Cruise ship

Cruise ships are large passenger ships used mainly for vacationing. Unlike ocean liners, which are used for transport, cruise ships typically embark on round-trip voyages to various ports-of-call, where passengers may go on tours known as "shore excursions". On "cruises to nowhere" or "nowhere voyages", cruise ships make two- to three-night round trips without visiting any ports of call.[1]

Cruiseferry MS Galaxy at the port of Mariehamn, Åland, in February 2016

Voyager-class cruise ship Voyager of the Seas at Port of Kobe in March 2013.
Cunard's Vista-class cruise ship, Queen Elizabeth in Hamburg, Germany.

Modern cruise ships tend to have less hull strength, speed, and agility compared to ocean liners.[2] However, they have added amenities to cater to water tourists, with recent vessels being described as "balcony-laden floating condominiums".[3]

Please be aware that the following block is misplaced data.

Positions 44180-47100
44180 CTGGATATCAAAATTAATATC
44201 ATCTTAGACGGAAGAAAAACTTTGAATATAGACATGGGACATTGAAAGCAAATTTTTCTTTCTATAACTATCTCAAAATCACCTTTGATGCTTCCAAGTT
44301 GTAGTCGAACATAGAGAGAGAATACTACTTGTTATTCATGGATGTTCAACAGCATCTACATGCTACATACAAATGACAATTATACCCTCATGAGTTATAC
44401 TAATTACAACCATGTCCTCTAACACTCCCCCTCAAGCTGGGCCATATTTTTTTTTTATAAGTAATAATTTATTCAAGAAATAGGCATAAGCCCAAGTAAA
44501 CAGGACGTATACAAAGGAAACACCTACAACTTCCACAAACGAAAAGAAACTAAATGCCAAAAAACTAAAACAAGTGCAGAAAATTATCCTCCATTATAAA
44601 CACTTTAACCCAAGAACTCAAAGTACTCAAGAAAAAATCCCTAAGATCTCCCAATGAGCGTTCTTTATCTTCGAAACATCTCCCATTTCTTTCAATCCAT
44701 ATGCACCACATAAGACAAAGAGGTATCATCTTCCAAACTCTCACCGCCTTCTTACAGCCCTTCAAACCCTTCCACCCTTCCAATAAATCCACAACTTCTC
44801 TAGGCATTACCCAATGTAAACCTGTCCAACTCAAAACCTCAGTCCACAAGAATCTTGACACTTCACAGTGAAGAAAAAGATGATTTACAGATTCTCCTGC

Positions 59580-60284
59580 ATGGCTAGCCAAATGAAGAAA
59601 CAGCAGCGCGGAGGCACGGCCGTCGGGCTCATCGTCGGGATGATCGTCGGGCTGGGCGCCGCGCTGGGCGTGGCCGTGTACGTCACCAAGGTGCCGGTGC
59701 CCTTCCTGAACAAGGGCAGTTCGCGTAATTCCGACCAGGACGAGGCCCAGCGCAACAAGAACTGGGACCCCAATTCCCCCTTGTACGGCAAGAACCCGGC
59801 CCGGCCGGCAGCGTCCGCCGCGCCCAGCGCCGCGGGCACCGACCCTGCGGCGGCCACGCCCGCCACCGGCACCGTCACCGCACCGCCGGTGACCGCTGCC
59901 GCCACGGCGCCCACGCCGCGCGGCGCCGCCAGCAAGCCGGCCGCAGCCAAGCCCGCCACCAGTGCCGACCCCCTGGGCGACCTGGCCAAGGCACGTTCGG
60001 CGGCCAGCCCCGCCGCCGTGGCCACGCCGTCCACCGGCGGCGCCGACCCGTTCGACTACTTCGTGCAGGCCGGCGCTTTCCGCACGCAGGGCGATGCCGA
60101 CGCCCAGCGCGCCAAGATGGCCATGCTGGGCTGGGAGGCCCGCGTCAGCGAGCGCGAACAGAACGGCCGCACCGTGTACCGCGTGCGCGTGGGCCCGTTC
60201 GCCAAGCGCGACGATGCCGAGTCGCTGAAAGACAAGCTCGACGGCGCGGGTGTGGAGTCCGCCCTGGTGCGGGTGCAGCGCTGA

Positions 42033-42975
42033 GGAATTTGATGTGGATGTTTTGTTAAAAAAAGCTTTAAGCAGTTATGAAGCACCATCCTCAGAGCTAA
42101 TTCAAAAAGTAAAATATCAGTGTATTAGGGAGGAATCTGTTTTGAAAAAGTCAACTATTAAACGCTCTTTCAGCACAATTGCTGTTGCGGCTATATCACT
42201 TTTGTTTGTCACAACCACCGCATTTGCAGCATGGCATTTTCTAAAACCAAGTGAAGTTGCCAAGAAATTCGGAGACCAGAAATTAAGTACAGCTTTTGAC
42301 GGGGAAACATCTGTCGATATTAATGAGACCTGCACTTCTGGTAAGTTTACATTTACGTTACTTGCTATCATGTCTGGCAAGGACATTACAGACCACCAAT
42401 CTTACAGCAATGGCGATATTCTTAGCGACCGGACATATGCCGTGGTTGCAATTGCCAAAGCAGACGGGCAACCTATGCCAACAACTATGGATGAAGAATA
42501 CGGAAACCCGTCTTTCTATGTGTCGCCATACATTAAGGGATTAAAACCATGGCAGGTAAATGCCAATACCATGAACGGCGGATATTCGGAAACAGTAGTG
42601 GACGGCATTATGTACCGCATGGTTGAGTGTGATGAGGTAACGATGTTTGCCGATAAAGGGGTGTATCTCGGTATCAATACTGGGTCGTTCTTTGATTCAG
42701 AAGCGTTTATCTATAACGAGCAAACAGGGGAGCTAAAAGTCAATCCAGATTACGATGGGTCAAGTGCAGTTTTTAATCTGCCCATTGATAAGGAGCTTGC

Cruise ships MSC Poesia, Vision of the Seas, and Mein Schiff Herz at Tallinn Passenger Port at Estonia.

As of December 2018, there were 314 cruise ships operating worldwide, with a combined capacity of 537,000 passengers.[4] Cruising has become a major part of the tourism industry, with an estimated market of $29.4 billion per year, and over 19 million passengers carried worldwide annually as of 2011.[5] The industry's rapid growth saw nine or more newly built ships catering to a North American clientele added every year since 2001, as well as others servicing European clientele until the COVID-19 pandemic in 2020 saw the entire industry all but shut down.[6]

As of 2022, the world's largest passenger ship is Royal Caribbean's Wonder of the Seas.

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